29. 29. Differentiation through Advanced Shopper Segmentation Maija Mustonen, Kesko Food Ltd Janne Anttila, Analyse²
  30. 30. Agenda Kesko’s Segmentation Challenge Advanced Shopper Segmentation Case Study : How Trend Segmentation Boosts Promotions Key Learning Points & Conclusion
  31. 31. Kesko in Brief Kesko Food Grocery trade 41% Rautakesko Building and home improvement 27% Finland VV-Auto Car and spare parts Norway 5.3m St. Petersburg 8% 4.5m area 5m Estonia 1.4m Anttila Sweden Department store trade 9m Latvia 2.3m 6% Lithuania 3.4m Kesko Agro Agricultural trade Belarus Moscow 8% 9.8m area 15m Other operating Total approx. activities 10% 56 million consumers Group’s total net sales €9,5 billion (2007)
  32. 32. : Vision & Goals • Our Vision requires us to develop deep customer insight – this helps us understand & anticipate customer expectations • We use this insight to build the best shopping experience – we are always looking for new ways to delight our customers
  33. 33. : Food Stores How does this translate to our Food Stores? Hypermarket. A versatile and competitively priced store for the whole family. The selections include all food delicacies and branded products for clothing, leisure time and home Supermarket. A high quality food store. Motivated and skilled staff at your service and a versatile selection of fresh quality products always available Convenience store. A store with a good selection of food. K- markets are located in suburbs or rural centres Small convenience store. Focuses on personal service and, in addition to daily essentials, offers many extra services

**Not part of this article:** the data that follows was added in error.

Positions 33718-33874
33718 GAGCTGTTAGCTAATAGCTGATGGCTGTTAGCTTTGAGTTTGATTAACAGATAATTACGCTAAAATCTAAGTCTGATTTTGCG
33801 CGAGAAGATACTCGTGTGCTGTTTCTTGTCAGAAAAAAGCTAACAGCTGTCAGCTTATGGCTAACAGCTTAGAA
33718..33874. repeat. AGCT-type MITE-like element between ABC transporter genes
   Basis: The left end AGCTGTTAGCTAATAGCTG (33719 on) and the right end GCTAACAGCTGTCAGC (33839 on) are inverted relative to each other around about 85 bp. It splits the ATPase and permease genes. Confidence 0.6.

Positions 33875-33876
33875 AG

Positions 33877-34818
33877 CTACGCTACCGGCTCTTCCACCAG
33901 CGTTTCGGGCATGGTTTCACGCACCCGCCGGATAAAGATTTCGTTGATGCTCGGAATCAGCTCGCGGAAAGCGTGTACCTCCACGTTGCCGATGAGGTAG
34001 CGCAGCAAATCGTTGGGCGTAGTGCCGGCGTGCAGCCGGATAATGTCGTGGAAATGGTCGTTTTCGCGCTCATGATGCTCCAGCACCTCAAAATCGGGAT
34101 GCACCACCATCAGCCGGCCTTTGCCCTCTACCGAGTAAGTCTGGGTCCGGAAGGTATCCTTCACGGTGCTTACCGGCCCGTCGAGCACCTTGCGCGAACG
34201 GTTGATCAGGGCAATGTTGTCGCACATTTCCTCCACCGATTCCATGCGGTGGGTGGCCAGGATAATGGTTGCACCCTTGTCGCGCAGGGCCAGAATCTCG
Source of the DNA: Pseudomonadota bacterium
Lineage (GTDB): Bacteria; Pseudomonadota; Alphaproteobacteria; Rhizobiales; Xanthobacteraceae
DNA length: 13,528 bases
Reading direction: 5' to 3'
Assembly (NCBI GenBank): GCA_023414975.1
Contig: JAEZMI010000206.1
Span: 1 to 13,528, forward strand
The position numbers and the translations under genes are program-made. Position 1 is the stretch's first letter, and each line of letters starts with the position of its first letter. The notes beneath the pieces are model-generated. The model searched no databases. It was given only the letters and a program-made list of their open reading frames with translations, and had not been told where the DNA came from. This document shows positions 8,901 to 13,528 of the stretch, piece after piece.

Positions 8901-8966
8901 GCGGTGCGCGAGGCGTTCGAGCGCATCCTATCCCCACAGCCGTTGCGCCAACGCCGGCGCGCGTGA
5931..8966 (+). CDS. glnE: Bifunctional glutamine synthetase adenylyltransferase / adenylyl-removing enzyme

34. 34. : Why we are interested in Advanced Segmentation? Know your customers, differentiate from competitors, implement chain concepts Kesko’s challenge in 2004: Consumer studies, POS data and loyalty card programs are not sufficient No direct linkage to strategy and day-to-day business decision-making Target: Everything has to be based on customer information CUSTOMER SUPPLIER